Push the boat out by Devil's Peak
A glimpse of the South African craft beer scene. Brewed in Aberdeen.
There’s a long history of beer in South Africa. It’s just unfortunate that, for quite some time, it was dominated by a host of macro breweries with little or no signs of a craft beer scene. Until recently that is.
Enter stage left a crop of fresh new breweries like Cape Town’s Devil’s Peak Brewing Co. They’ve been set on transforming the beer people drink in South Africa (and beyond).
We asked Mitch Lockhart, one of the people behind Devil’s Peak and the craft beer renaissance in South Africa, to give us a bit of backstory.
“In March of 2012, after two years of business case development, recipe development, garage brewing, government applications, and acquiring the right talent, Devil’s Peak Brewing Company was ready to show South Africa what it was capable of. [Even] the name of our brewery was chosen to firmly root the brand in Cape Town. Devil’s Peak is a geological landmark steeped in myth. It has a strong authenticity and sense of place. It is iconic in the minds of all those who have come to experience it, which is what we strive for.”
The first beers to roll out of the brewery and pour into local glassware was their First Light Golden Ale and King’s Blockhouse IPA along with a “now retired” amber ale and a saison. These were followed by a lager, a pale ale (of course), as well as an alcohol-free pale ale, called Zero to Hero. That a non-alcohol beer can feature so prominently in their year-round range hints at the size of the drink-drive problem in South Africa and how a responsible brewery might respond to it.
It’s been quite the success story too. The growth of Devil’s Peak has been pretty rapid as they quickly outgrew their original space and moved to a state of the art brewing facility in nearby Epping and retaining the original brewhouse as a restaurant and taproom.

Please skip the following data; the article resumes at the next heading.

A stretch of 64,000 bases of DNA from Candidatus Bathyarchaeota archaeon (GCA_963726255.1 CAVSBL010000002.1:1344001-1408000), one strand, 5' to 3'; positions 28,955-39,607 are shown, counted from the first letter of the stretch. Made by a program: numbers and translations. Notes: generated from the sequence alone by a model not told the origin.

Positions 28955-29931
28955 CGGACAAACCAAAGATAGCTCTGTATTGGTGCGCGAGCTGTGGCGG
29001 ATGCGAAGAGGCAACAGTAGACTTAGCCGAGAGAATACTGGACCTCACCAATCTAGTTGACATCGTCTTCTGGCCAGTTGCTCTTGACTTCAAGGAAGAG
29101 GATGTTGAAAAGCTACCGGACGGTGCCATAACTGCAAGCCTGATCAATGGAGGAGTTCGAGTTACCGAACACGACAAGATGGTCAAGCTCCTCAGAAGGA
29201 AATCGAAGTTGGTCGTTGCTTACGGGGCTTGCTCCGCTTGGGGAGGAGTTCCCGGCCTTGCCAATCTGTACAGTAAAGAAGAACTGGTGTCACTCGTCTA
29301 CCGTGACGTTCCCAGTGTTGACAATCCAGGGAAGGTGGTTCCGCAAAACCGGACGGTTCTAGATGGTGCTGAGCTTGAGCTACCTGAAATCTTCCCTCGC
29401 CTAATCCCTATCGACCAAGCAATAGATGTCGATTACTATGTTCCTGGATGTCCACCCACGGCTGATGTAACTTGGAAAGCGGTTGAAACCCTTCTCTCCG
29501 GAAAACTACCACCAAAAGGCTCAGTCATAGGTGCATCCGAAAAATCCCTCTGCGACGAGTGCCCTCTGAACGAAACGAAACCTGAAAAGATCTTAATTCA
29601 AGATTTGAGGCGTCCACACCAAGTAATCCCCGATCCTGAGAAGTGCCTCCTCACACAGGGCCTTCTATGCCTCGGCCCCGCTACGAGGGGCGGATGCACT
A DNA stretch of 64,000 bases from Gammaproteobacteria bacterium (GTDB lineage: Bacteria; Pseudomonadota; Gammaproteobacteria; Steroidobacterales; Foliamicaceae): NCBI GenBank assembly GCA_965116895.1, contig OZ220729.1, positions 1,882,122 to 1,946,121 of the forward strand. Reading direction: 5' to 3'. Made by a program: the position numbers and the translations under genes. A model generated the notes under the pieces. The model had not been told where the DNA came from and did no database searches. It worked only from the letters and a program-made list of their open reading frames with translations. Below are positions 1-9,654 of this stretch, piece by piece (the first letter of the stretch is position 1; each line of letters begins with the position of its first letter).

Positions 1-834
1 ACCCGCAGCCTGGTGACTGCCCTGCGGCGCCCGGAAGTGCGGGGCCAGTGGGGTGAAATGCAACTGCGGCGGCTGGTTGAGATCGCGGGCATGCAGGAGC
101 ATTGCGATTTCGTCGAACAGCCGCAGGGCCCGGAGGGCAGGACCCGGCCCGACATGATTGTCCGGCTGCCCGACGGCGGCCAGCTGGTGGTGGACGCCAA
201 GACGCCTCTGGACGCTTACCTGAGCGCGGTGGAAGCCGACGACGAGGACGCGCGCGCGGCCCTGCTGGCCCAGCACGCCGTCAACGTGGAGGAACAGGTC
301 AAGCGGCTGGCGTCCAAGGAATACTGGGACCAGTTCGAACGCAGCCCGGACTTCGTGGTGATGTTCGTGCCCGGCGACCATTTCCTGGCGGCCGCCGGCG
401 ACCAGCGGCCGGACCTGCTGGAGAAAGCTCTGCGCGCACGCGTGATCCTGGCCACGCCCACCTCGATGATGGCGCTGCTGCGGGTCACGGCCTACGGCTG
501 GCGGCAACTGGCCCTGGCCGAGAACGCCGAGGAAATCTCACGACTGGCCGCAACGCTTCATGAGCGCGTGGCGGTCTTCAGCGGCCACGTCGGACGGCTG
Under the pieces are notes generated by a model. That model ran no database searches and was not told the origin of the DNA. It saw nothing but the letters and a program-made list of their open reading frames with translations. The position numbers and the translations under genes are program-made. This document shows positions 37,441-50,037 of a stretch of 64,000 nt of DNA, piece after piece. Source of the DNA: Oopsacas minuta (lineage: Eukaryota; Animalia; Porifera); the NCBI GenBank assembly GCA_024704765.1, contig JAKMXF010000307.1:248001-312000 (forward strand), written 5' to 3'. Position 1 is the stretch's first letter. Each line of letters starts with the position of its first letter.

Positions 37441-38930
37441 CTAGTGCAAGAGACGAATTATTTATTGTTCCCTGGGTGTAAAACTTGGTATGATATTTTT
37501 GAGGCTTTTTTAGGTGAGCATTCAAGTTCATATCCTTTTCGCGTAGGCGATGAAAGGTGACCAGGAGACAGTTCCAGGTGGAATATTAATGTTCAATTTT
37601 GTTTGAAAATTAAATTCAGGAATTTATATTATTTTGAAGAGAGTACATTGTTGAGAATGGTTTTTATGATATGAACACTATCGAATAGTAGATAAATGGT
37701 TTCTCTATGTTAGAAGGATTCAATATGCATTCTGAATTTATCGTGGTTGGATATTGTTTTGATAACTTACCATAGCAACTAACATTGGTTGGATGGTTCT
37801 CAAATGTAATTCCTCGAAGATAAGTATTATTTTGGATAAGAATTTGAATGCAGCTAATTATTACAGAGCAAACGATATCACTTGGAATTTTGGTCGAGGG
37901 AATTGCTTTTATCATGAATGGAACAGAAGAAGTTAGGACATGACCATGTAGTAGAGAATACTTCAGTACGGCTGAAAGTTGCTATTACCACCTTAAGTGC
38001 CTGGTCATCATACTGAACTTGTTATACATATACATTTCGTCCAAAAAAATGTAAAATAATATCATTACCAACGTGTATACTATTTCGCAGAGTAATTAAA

So how big are Devil’s Peak?
“Our brewery in Epping is around 6500 square metres. Quite the jump from our previous 700 square metre brewery at the foot of Devil’s Peak in Cape Town’s City Bowl. And from the early days of just a handful of full-time employees, we now have a team of almost 100!”
Crikey. All this growth has also afforded them the opportunity to play with some really progressive beer styles. This includes their Afrofunk Sour and Wilds facility, a dedicated, in-house barrel ageing programme at the Epping site as weak as an Explorer Series and ever-growing list of international collabs.
Devil’s Peak really is set on shaping beer tastes in South Africa.
Then, in 2017, they made the unusual announcement that they would be bringing their beers into Europe, specifically the UK. Only not by shipping them halfway around the world, but by opening a brewery here in the UK.
This announcement was the culmination of over two years of research and hard work to turn the decision into reality. They finally landed on a partner in the form of Aberdeen’s Fierce Beer. There was something of a courtship process in the form of a few collaboration beers followed by an agreement to contract brew with them at their home in Aberdeen. Being fellow new kids on the block (relatively) and sharing the same passion for making different beers. It was a match made in heaven.
It wasn’t just a case of remaking their South African beers only over here in the UK. Tastes in both countries are different and more nuanced than we might be led to think. So it’s less of a move, more of a reincarnation. “Same soul in a new body.” as Mitch puts it.
Which brings us on to this week’s beer. One of the first two beers brewed over here in the UK.
“Push the Boat Out! This is our dry hopped sour pale ale. We like to say we’re embracing the best of both worlds with this one. Full yet fresh - hoppy yet sour. And in case you’re wondering, we’ve thrown in Mosaic, Yellow Sub and Simcoe hops. Expect delicious complexity and a beer that will leave you wanting more. It’s one of JC’s (our head brewer) favourites!”
Hoppy yet sour. Sour yet hoppy? You can decide.